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The Republican budget: An assault on the middle class

By Steve Israel
April 9, 2014 -- Updated 1709 GMT (0109 HKT)
STORY HIGHLIGHTS
  • Rep. Steve Israel argues that the latest GOP budget hurts middle-class Americans
  • Israel: Families will be paying more in taxes while corporations get huge tax cuts
  • Senior citizens, he says, will pay more as GOP budget reopens prescription doughnut hole

Editor's note: U.S. Rep. Steve Israel is chairman of the Democratic Congressional Campaign Committee and represents New York's 3rd Congressional District. You can follow him on Twitter @IsraelDCCC. The opinions expressed in this commentary are solely those of the author.

(CNN) -- Strong countries need a thriving middle class, but in America today, the people who have to work for a living are getting squeezed. Republicans in Congress are poised to vote this week on a plan to make it even worse, selling out the middle class to enrich the already rich.

With their latest budget, Republicans are stacking the deck for special interests -- and whether you're a student, parent, commuter or senior citizen, Republicans will force you to pick up the costs so that special interests get their tax breaks.

In Washington, too many people speak in vague hyperbole. So let's look at the numbers in the GOP budget and see exactly how its priorities would affect real Americans. Many economists predict that this budget will lead to a loss of more than 3 million jobs, according to the Economic Policy Institute.

Rep. Steve Israel
Rep. Steve Israel

The Republicans' budget makes life harder at every turn for the average person trying to succeed in America.

If you are a student at Florida State University -- in Republican Rep. Steve Southerland's district in Tallahassee -- the GOP budget would make you pay interest on student loans while you're sitting in class, raising a total of $40 billion for the Treasury. Not by coincidence, the biggest and wealthiest oil companies get $40 billion in taxpayer subsidies.

If you are a middle-class commuter in my congressional district on Long Island and you're trying to drive from Melville on the Long Island Expressway to get to your job in New York City, this budget gives you more brake lights and potholes. It strips $52 billion out of road repair and infrastructure improvements. On the other hand, if you're a corporation in New York, the Republican budget keeps tax breaks for companies shipping jobs overseas.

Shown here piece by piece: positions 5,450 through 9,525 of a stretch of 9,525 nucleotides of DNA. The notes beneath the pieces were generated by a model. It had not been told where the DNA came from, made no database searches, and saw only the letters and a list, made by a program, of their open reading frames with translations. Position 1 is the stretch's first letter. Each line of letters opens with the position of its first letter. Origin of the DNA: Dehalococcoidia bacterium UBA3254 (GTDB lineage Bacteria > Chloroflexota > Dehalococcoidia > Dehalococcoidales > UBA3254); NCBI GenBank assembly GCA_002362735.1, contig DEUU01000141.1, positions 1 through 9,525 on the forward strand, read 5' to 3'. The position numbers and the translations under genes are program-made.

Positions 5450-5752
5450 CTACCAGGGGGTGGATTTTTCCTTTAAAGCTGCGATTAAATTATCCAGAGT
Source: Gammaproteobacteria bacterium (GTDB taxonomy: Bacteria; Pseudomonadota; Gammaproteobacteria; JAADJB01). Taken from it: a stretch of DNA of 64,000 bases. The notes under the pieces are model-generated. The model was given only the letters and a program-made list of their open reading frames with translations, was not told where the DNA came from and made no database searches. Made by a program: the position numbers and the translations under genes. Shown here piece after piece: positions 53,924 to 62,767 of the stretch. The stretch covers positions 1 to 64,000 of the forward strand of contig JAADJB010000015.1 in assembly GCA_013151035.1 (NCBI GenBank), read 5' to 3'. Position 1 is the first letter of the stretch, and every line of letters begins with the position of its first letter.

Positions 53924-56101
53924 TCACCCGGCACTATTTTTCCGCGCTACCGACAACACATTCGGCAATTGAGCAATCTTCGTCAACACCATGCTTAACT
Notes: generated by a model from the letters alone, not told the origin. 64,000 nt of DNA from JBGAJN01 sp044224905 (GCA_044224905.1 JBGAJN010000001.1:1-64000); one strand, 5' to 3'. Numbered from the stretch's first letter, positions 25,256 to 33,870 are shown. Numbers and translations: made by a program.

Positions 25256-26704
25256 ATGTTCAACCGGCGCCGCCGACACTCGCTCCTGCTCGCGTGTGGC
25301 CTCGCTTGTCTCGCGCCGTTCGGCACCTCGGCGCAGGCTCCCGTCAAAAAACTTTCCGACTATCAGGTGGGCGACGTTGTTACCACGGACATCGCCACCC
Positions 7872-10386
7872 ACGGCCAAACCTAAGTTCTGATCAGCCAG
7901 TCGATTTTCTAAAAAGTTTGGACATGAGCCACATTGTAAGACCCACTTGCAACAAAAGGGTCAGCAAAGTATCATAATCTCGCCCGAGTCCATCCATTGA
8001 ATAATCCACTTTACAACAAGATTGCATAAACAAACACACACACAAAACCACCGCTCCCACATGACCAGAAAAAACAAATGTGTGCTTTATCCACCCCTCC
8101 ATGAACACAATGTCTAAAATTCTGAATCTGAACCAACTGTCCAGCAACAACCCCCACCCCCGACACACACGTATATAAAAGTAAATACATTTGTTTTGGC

If you are a middle-class senior citizen living in Rep. Rodney Davis' district near Springfield, Illinois, your costs increase 11% right away. You'll have to pay another $1,200 for your prescription drugs after this budget reopens the prescription drug doughnut hole. Future generations of seniors get an even worse deal -- they would get a Medicare voucher or have to pay up to 56% more just to get the benefits Medicare offers today.

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And finally, if you are middle-class parents with children in Rep. Mike Coffman's district in Aurora, Colorado, this budget increases your taxes $2,000, according to the Office of Management and Budget. But if you are making more than $1 million in anywhere else in America, you get a $200,000 tax cut, says Citizens for Tax Justice.

In short, Republicans are turning their backs on the middle class.

Democrats have the backs of the middle class. House Democrats have launched a sweeping national project -- "Battleground: Middle Class" -- and we are already communicating with voters in 76 districts around the country to tell them how the GOP budget would cost them more in every aspect of their lives, whether it's higher taxes, worse roads, costlier college educations or an end to the Medicare guarantee.

The American people want their representatives in Washington to focus on strengthening the economy, making sure everyone has a shot at getting a better job and can count on a secure retirement -- which is exactly what Democrats have proposed.

For middle-class voters, the 2014 midterms will come down to one question: Who's got our backs? The debate over our budget answers that question.

We will fight from now until November to protect middle-class families from these backward priorities that threaten their financial security, cost us jobs and hold our economy back.

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